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Prince of Persia 2: The Shadow and the Flame (1992)

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The Prince of Persia has been thrown out of the palace by the impostor Prince who orders his arrest, he escapes on a ship. Meanwhile Jaffer puts the Princess to sleep. Can the Prince defeat Jaffar and rescue the Princess once again?


Jordan Mechner


Jordan Mechner (concept)

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The Prince of Persia has been thrown out of the palace by the impostor Prince who orders his arrest, he escapes on a ship. Meanwhile Jaffer puts the Princess to sleep. Can the Prince defeat Jaffar and rescue the Princess once again?

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Brøderbund Software See more »
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Did You Know?


Narrator: One morning as the prince stands before the doors of the throne room, a coldness like a shadow passes over him.
[a screenshot shows the Prince standing from wearing his nice clothes being changed to ragged clothes before the doors which opened to the throne room]
Narrator: As he approaches the throne, he feels the eyes of the court upon him. The Princess and Sultan stare at him.
See more »


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User Reviews

Just not as good as the first
23 December 2006 | by TBJCSKCNRRQTreviewsSee all my reviews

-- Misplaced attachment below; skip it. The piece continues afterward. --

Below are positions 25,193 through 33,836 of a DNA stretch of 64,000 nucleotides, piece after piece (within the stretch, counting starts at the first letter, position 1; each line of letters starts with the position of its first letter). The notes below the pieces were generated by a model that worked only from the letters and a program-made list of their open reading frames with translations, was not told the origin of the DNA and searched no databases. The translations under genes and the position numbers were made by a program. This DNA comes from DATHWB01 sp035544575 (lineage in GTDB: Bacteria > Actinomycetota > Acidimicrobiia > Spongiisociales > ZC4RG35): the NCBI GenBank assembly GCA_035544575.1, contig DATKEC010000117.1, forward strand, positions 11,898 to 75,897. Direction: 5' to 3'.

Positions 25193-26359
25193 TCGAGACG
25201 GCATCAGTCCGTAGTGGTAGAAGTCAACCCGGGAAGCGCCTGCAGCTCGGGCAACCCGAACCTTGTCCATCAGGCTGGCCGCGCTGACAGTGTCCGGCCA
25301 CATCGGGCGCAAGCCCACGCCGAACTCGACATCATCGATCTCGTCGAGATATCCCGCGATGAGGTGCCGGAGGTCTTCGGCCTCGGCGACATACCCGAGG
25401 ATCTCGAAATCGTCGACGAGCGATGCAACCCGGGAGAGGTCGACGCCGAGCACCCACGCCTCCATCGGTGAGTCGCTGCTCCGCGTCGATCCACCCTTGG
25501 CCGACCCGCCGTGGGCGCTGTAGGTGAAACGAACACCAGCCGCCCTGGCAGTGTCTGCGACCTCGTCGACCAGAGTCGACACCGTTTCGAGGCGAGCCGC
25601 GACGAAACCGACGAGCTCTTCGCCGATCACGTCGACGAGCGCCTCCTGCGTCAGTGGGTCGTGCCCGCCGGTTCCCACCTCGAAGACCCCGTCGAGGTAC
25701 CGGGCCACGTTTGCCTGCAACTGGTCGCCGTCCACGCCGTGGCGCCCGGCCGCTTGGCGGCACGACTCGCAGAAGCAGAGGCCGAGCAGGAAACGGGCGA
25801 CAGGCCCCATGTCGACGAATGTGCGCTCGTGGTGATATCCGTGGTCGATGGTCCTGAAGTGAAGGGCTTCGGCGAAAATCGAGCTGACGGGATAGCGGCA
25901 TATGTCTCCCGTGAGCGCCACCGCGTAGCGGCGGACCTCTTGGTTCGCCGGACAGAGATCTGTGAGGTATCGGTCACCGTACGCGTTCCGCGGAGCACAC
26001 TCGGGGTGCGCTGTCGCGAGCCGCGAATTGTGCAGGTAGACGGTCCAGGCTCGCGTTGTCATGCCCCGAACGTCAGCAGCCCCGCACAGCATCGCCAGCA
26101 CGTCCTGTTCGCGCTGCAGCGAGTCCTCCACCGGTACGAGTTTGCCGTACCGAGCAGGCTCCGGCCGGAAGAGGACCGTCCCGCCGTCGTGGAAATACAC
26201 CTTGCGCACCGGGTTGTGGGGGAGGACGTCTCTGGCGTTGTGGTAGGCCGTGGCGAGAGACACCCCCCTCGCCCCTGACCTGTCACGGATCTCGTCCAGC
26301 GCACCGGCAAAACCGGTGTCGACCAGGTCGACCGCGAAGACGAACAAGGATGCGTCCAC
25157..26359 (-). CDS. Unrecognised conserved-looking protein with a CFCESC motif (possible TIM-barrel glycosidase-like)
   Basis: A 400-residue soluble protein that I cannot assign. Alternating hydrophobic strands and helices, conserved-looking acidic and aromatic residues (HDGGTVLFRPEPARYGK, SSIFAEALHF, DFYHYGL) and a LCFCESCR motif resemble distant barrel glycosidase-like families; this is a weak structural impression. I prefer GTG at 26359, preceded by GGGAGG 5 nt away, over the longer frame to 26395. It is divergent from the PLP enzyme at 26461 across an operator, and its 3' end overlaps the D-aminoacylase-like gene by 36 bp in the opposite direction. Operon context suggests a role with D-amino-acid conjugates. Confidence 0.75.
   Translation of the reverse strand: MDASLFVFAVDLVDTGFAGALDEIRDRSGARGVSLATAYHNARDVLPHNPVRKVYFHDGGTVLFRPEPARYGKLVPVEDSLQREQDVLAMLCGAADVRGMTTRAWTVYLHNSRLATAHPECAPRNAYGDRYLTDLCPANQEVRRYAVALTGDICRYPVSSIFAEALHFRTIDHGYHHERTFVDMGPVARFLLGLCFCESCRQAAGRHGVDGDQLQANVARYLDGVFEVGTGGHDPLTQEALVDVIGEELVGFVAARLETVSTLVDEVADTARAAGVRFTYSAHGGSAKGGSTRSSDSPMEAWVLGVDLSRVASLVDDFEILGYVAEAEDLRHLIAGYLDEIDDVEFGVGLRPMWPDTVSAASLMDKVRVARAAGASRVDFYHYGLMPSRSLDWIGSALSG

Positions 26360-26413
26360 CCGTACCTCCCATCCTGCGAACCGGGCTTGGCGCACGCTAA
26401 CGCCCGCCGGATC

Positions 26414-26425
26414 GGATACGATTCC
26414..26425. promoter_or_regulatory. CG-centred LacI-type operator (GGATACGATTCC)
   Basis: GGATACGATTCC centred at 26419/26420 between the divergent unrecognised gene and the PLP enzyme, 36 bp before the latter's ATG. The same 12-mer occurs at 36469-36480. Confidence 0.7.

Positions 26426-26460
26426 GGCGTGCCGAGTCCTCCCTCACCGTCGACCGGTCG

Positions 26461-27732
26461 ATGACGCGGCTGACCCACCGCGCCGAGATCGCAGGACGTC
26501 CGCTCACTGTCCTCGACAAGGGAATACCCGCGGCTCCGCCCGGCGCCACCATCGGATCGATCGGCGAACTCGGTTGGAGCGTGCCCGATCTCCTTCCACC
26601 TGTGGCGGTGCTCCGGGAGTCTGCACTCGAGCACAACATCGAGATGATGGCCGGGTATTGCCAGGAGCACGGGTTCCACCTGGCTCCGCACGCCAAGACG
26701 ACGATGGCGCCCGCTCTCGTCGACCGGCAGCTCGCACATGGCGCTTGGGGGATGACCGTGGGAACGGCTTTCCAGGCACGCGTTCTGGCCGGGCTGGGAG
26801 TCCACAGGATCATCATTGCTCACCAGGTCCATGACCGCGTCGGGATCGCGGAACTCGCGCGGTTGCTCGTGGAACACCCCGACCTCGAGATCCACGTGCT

I remember finding out about this game, and being excited to play the successor to one of my favorite gaming experiences. From the beginning, I could tell that this was different; the first pushed the limit for what could be done at that time in games, but maintained a genuine sense of realizing that the industry was still young. This seems to forget that fact, and pushes far too hard... resulting in a game that has shortcomings which are more obvious than the one it follows. The first runs a lot smoother; here, the animation is almost downright choppy, sluggish. Simply moving the prince takes more effort. I found myself playing with the traps in the first game, challenging them to get me, and generally having fun... with this game, too much of the time, I was just trying to finish the current level. The threshold for how much your hand-to-eye coordination has gone down some, and, I'm sorry to say, a lot of the fun factor went with it. The first game was challenging, but seldom to the point of frustration... in this sequel, it reaches that point within the first few levels. In fact, while it does give you a chance to get acquainted(or re-acquainted) with the interface and the controls, the game pretty much starts at a difficulty similar to the one the first reached by the end. I would advise anyone to play through the first game before trying their hand at this one, because this seems to go by the idea that anyone playing had played the first prior to this, and still remembers everything. The game throws you right into the action; from the moment you start playing, you're in an intense situation. In fact, unless you react instantly and act fast(and right), the Prince will meet his untimely demise within mere seconds of the game starting. This sets the standard for the more difficult game right away. Soon after, the pace slows some, and from then on, it varies, like the first, between intense situations where fast and exact actions are the difference between life and death of the fair Prince, and times where you simply have to find your way, and solve puzzles that require as much thought as good reflexes. Now, let it be known that the game still is fun... not as much as the first, but it certainly isn't a dull ride. There are a few new features... you can now crawl, both through tunnels and under one particular kind of trap, which I won't blow with a description. The rest is all environmental stuff, which, again, I won't put into words, because so much of the fun is trying out different stuff, figuring out what does what. In fact, that's one of the high points of this game; the first had you confined to a dungeon, with two different color schemes. This has you going all over the world(though, as one other reviewer points out, the time-limit does contradict that... maybe Mechner forgot why the limit and the singular setting went together so well). All the places you visit are nicely designed, and, while most of them retain the "ledges and traps" setup with gates to open and secret passages to discover(which was what every level was like in the first game), they're still well-done. Also, pretty much each of them has something unique, be it a certain kind of gate that acts differently than the others or special enemies, so each time you visit a new type of place, there are new things to explore. The traps are pretty much all redesigned, for better or for worse. It makes the game look sufficiently different, along with the more detailed sword and clothing of the Prince himself. Something very nice that this does is tell us the Prince's background... in the first, he was merely a stranger who was in love with the princess, and who was her only hope of survival. Here, we get to know pretty much everything about him during the course of the game. Apart from that, though, the story is mostly the same as the first... the Princess is again to be killed if the time limit is reached, and the Prince is the only one who can save her. Yet again, Jaffar is behind it... in spite of how the first ended. The final confrontation is more about puzzle-solving than that of the first, which, I guess, is pretty fitting. I preferred the fight in the first, though. I will admit that it's pretty darned satisfying. The sound is quite good, as in the first. The music seems a tad intrusive, and doesn't always fit the situation well. Like the first, this holds some pretty exciting sword-fights, though it seemed easier(if only a little) to win by chance in this. In general, this is harder than the first, so anyone who thought that the first was too easy should definitely play this. While not necessarily more exciting(I'd rate it about the same, when it's at its best) than the first, this has some cinematic and epic moments... too few, in my opinion, because that is one of the things that really added to what the first was. The game makes an effort to improve on the first, and that is one of the places where it succeeds. The levels are, for the most part, longer than in the first. The longest ones, however, feature save-points, so you won't have to start *all* over. The saving system is improved... you now have eight saving slots, which you can name. Something also interesting was the way the levels didn't necessarily end with you finding the door, opening it and passing through it. More often than not, the level would end with you finding other ways of advancing to the next area... I won't reveal here what they are. I recommend this to fans of the first, especially those looking for a more challenging game. 7/10